At the Service of Charity

Rather than write a check, Aki Designs is putting its talents where its heart is. Founder Mari Saso explains altruism with a difference

Charitable groups have suffered huge hits in donations this year as a result of economic hard times and the fallout from September 11. But while individual and corporate donations have fallen off, studies have shown recently that the small-business sector continues to fund a large amount of community giving.

Small companies give proportionately more than big ones and usually target local projects. One small firm, award-winning Aki Designs in Los Angeles, is trying out a new strategy for making philanthropy a priority, despite hard times. Smart Answers columnist Karen E. Klein talked to the firm's founder, Mari Saso, about Aki Gives.

Q: You've recently launched a competition on your Web site that allows nonprofit organizations to apply for pro bono design and branding work from Aki Designs. What prompted this idea?


We were asked to speak at an industry organization meeting where the focus was on working for nonprofit organizations. When we got there, there was a room full of representatives from important philanthropic organizations, all talking about the hit they've taken since 9-11. The smaller groups are not getting any funding, and they can't even position their brands among the thousands of other very worthy non-profits. We came back to the office persuaded that we wanted to find a way to help them better their brands and the market position.

Q: Does Aki Designs have any history with pro bono work?


Since I started the company in 1998, we've been asked to make graphic contributions to a number of educational and nonprofit organizations -- designing a Web site here, or creating a logo there. But it's much more effective if we look at all their branding and marketing needs and do a nice package, rather than just do a small piece.

Q: Why has this been a priority for your company? Isn't it hard enough just to make a small company successful?


Yes. It's hard to strike a balance between making a living and doing social work. But one of the reasons I started my own company, after a background in a corporate entertainment firm, was so that I could work with integrity. And since we are located in an artist's loft in downtown Los Angeles -- near Skid Row -- it's hard to turn a blind eye to the need for increased social services. You have to be able to go to sleep at night and feel good about what you're doing.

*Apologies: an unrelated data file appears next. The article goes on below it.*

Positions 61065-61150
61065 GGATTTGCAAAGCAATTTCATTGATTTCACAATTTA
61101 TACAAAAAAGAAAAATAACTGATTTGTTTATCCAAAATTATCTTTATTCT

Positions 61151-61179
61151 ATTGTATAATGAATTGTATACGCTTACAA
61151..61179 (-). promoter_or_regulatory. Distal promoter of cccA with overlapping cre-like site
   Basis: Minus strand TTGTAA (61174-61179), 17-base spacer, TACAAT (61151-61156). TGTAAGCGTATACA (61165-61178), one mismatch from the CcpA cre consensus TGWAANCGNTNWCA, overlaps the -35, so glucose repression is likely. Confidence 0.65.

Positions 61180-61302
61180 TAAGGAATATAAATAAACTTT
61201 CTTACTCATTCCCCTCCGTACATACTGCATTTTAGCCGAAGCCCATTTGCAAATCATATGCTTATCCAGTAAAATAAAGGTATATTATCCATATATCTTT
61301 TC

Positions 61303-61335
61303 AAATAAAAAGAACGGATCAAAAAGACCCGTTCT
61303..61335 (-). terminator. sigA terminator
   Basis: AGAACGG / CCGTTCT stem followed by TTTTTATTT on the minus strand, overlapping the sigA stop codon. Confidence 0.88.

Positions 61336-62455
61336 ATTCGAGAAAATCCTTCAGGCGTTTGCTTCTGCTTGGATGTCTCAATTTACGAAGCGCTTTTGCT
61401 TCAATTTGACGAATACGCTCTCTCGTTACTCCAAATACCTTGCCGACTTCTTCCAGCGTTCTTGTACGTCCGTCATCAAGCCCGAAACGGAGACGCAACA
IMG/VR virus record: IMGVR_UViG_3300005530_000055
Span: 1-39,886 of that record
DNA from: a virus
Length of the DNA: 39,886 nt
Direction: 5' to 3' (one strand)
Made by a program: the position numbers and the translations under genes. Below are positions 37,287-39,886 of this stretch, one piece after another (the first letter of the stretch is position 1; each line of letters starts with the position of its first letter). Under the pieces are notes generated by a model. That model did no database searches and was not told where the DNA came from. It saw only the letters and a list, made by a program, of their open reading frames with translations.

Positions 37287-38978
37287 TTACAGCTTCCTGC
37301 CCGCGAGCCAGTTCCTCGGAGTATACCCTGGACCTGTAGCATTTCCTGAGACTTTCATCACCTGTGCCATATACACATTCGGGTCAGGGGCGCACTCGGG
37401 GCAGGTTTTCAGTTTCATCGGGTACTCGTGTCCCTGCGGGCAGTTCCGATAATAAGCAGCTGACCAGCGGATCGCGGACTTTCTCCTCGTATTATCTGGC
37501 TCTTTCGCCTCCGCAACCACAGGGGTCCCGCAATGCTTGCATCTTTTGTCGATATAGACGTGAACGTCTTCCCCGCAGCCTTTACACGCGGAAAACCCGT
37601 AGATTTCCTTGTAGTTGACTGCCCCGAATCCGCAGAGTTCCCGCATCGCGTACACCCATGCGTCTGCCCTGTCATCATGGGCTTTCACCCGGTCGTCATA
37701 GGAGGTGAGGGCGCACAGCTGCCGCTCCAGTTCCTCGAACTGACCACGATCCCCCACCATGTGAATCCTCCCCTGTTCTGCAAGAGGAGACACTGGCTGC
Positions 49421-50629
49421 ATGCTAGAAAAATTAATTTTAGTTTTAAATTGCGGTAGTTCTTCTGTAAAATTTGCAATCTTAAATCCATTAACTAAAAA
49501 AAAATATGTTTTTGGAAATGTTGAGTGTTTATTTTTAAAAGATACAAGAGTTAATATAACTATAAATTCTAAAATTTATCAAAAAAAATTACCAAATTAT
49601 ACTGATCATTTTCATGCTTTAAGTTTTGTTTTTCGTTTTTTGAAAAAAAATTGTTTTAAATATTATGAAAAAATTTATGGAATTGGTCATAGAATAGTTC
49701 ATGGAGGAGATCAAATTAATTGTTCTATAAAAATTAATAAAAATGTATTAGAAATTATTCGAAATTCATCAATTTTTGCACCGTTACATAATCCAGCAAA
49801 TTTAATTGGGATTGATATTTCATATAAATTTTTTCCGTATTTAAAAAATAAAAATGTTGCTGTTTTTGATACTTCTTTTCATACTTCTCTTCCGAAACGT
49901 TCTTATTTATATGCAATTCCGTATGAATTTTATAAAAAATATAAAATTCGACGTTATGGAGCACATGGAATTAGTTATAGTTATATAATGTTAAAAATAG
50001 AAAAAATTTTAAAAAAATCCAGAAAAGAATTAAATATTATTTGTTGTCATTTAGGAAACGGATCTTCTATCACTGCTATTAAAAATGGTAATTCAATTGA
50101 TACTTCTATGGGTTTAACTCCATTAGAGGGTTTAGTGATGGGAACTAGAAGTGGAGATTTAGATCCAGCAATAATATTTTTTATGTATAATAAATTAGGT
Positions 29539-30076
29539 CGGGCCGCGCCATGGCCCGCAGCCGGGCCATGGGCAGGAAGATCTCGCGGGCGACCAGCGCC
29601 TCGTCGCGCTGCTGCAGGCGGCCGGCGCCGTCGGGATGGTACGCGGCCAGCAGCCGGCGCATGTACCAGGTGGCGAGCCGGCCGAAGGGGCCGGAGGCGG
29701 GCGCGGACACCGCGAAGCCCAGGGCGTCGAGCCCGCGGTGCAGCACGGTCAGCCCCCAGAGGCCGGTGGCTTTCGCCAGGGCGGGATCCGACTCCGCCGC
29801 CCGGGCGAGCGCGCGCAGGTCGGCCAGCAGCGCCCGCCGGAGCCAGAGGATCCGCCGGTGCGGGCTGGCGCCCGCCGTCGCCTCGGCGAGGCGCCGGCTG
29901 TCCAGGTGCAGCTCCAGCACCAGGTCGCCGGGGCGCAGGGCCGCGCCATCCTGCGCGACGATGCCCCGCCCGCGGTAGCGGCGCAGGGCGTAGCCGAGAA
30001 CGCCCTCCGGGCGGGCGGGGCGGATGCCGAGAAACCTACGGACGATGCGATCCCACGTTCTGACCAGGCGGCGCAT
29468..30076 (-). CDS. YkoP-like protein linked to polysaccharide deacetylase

Q: Who came up with the idea of holding a contest?


I did. I wanted to figure out how we could reach the most people and also get an understanding of what the need is out there. I also don't want this to be a one-time thing: We're probably going to do this twice a year, so we're always working with one pro bono client. We will allow people to apply and reapply, so hopefully we'll get to help everybody eventually.

Q: What has the response been like?


We talked it up as much as we could, in our company e-mail newsletter and on our Web site and in a press release. The response has been good. Dozens of nonprofits have applied, some as far away as Chicago.

Q: Is it going to be tough to decide which applicant will get the first Aki Design "graphic makeover"?


Yes. I didn't want decide alone. I selected a committee of business people, artists, social workers, and labor organizers and we're going to sit down and figure out a point system we can use as we sift through the applications.

Q: How did you determine the selection criteria?


We designed the online application to be very simple, so that the nonprofits wouldn't have to spend a lot of time filling it out. We just asked for their name, their location, the community they served, what they do, and their graphic needs. We're not only looking at very small organizations. I don't want to exclude larger groups if they have an important message and are just as worthy of getting a grant. The determination will be based on what they are doing, and what their graphic needs are.

Q: What exactly will Aki Gives be giving? Are you putting a monetary value on this?


No. We're putting more of a time limit on it. Based on what their needs are, we might work with them for several weeks or a few months. We'll be cleaning up whatever branding issues they have, making sure that their Web site is tight and functions well, and then working on their stationery, business cards, and other pieces that add to their brand. If there's time, we'll perhaps do a mailer or a collateral campaign. One thing we won't be able to do is provide them with printed materials, but I will refer them to my printer who is reasonably priced.

Q: The competition closed this month. When will you choose the Aki Gives winner?


We're actually awarding the grant on Oct. 31. I'm really excited about it. Some of the organizations that have applied are really fantastic, and all of them are doing such important work. I can't wait to get started working with them.

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